Krantz, seen by her swimming pool in 1986, got her start in journalism before the novel Scruples shifted her career.
Terry O'Neill—Iconic Images/Getty Images
June 27, 2019 6:30 AM EDT

Judith Krantz wrote juicy Cinderella stories in which a poor, plucky girl possessed of otherworldly beauty–and perhaps even a royal title–could, through hard work, climb to the top of her chosen world, acquiring a closet full of clothes and significant sexual satisfaction along the way. I swiped Krantz’s Princess Daisy off my mother’s bookshelf (probably when I was way too young for it) and fell into the world of Daisy, born Russian royalty and consigned to poverty through the machinations of an evil stepbrother. She talks her way into an advertising job and eventually makes it to the top of a perfume-and-cosmetics empire.

The ladies crafted by Krantz, who died on June 22 at 91, were winners. Whether they flew planes or ran magazines or ran Beverly Hills boutiques, they did it better than anyone else, and were rewarded with jewels, mansions, designer wardrobes and love. Her stories were lavished with name brands, laced with exclusive locales, studded with … well, studs. If the critics reviled her as much as readers loved her, it bothered her not at all. “It’s not Dostoyevsky,” she told the Washington Post. “It’s not going to tax your mental capacities.”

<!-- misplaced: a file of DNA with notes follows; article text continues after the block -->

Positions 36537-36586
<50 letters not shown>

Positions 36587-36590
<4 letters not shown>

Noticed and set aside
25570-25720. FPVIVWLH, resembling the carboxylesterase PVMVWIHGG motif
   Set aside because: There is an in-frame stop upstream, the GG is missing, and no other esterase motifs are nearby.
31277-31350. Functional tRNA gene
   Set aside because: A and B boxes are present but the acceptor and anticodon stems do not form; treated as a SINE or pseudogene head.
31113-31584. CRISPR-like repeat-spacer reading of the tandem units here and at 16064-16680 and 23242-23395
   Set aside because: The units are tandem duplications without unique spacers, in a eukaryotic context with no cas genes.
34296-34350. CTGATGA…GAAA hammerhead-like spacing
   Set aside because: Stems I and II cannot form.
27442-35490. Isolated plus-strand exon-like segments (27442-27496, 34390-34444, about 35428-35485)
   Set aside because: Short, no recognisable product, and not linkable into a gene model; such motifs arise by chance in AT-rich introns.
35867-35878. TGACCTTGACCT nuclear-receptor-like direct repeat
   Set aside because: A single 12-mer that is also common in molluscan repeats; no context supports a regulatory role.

Maybe not. But it certainly fired my imagination, and those of many other readers. In her characters, we could see ourselves, only amplified. And we could aspire to be–or to create on the page–a woman as strong and smart and sexy and confident as one of Judith Krantz’s world-beating heroines.

Weiner is the best-selling author of the new novel Mrs. Everything

This appears in the July 08, 2019 issue of TIME.

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